Mobilized PBSC were collected in a single apheresis, and subsequent CD34+ cell selection resulted in a product with 3.8 × 106 CD34+ cells/kg and 0.7 × 104 CD3 cells/kg. Exacerbation of JRA was not observed during receipt of G-CSF. Following conditioning (using cyclophosphamide, ATG and 800 cGy of total body irradiation) and re-infusion of the cryopreserved CD34+ cells, his course was complicated by fever and coagulase negative staphylococcal bacteremia on day +5, treated with ceftazidime and vancomycin. Peripheral granulocyte recovery (>500/mm3) occurred on day +10 after transplant. He developed a cough; computerized chest tomography on day +10 revealed no infiltrates, and transthoracic echocardiogram did not reveal any vegetations. Meropenum was added. The patient spiked a fever of 39.0°C on day +12, and blood and urine cultures were negative. The patient developed a rash and vancomycin was switched to clindamycin on day +13. He then experienced daily fevers as high as 40.0°C on days +12 to +19, associated with cough, increased somnolence, generalized arthralgias and fatigue. Physical exam revealed tachycardia, tachypnea and normal blood pressure. Cheeks were flushed. Extremities revealed 2+ edema, and musculoskeletal examination revealed no evidence of active synovitis. Within a few days, pancytopenia developed, white blood count of 1600/mm3, hemoglobin 7.9 g/dl and platelet count 10 000/mm3.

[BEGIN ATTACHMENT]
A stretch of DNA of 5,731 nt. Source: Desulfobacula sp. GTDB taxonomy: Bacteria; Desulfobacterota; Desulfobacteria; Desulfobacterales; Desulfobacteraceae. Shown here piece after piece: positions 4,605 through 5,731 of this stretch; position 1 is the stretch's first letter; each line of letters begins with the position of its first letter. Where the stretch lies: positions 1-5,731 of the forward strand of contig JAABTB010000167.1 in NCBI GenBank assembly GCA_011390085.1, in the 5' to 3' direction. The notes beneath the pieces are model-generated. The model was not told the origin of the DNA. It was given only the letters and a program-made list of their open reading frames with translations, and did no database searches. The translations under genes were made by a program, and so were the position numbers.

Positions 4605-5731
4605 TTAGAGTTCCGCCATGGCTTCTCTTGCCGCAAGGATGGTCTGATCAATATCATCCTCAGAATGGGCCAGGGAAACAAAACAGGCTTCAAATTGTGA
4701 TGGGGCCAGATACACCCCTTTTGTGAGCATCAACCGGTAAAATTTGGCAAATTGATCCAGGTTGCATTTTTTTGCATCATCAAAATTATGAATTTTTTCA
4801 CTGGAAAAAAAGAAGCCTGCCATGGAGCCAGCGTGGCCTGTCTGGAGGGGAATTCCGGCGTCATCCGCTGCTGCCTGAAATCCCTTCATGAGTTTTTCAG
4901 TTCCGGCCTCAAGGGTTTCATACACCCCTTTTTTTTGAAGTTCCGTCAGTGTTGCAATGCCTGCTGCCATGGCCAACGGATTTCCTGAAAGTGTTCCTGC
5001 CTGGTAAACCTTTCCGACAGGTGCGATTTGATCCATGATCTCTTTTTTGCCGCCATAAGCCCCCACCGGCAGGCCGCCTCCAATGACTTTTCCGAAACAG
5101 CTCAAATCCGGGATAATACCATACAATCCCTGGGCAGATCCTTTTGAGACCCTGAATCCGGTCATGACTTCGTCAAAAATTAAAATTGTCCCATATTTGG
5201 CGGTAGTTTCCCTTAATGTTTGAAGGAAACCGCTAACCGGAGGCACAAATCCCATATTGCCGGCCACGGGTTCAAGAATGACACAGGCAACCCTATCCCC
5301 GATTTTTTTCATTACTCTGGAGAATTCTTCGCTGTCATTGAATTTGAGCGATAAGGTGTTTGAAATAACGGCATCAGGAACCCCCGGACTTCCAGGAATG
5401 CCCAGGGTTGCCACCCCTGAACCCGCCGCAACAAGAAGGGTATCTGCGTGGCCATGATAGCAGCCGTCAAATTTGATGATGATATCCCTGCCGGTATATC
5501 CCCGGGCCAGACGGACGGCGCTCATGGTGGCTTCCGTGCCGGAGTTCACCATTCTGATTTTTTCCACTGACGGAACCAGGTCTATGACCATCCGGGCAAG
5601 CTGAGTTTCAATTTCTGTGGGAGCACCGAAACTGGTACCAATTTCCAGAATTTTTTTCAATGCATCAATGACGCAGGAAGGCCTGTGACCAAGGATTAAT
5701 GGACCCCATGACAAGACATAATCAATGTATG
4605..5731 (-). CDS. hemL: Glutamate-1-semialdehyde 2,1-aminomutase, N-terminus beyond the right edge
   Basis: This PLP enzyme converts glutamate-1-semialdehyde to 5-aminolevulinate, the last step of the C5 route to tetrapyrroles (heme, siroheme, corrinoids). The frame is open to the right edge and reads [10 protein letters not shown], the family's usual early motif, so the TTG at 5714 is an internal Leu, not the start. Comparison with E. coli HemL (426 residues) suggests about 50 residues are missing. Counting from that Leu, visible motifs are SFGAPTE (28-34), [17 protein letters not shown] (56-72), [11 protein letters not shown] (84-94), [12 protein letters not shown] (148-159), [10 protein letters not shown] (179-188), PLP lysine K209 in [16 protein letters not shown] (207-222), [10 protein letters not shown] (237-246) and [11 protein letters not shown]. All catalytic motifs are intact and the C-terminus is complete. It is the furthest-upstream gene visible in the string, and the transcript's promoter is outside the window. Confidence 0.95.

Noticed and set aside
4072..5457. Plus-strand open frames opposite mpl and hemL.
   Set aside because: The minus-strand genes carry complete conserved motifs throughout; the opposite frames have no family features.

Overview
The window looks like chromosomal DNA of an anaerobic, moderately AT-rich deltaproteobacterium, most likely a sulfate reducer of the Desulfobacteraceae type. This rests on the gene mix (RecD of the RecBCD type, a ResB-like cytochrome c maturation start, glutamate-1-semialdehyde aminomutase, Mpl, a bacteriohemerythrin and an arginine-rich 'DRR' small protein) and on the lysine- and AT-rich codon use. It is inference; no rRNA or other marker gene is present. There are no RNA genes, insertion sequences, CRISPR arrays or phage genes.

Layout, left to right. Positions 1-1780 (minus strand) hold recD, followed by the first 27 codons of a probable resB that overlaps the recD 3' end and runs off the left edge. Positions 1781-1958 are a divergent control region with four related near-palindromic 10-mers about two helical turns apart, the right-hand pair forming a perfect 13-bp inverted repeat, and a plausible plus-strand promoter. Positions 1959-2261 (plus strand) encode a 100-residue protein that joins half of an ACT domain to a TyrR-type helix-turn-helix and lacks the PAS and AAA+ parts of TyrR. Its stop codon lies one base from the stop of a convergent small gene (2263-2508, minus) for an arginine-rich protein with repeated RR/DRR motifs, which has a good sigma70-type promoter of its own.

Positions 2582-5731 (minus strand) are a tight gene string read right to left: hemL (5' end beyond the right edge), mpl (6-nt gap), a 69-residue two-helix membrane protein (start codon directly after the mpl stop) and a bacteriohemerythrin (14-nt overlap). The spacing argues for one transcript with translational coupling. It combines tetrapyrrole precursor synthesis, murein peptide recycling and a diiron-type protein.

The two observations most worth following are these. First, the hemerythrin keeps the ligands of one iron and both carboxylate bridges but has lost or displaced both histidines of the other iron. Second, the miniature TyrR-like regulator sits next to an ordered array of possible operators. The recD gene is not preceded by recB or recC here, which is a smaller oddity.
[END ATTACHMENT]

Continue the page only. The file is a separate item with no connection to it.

He was treated with broad-spectrum antibacterials, acyclovir, IVIG and prophylactic inhalational pentamadine. Intensive monitoring of liver function, clotting parameters and serum ferritin was initiated (see Figure 1). Platelet transfusion support was provided. Despite the generalized systemic inflammatory condition, erythrocyte sedimentation rate (ESR) was 45 on day +15. Prothrombin time was 12.6 s, INR, 1.09; D-dimer was elevated and fibrinogen was decreased. Serum ferritin was 104 900 ng/ml (Table 1). Methylprednisolone, 0.5 mg/kg every 6 h (2 mg/kg/day), was given on day +15 to day +19. Cyclosporine A was begun on day +17 and on days +20 to 22, he received pulse glucocorticosteroids (GCS), 1000 mg q.d. Glucocorticosteroids were reduced to 1 mg/kg/day by day +30. Fever began to resolve, ferritin peaked at 162 400 ng/ml on day +17 and fibrinogen nadired at 79 mg/dl on day +19, whereas D-dimer remained elevated. Cryoprecipitate was given periodically. Over the next several days, the patient improved clinically and labs normalized. Histoplasmosis antigen (urine) and histoplasmosis complement fixation serology were negative. Cryptococcal antigen (serum), serum fungal gel diffusion, nasopharyngeal viral cultures and Ebstein–Barr virus (EBV) qualitative polymerase chain reaction gene amplification from serum were negative.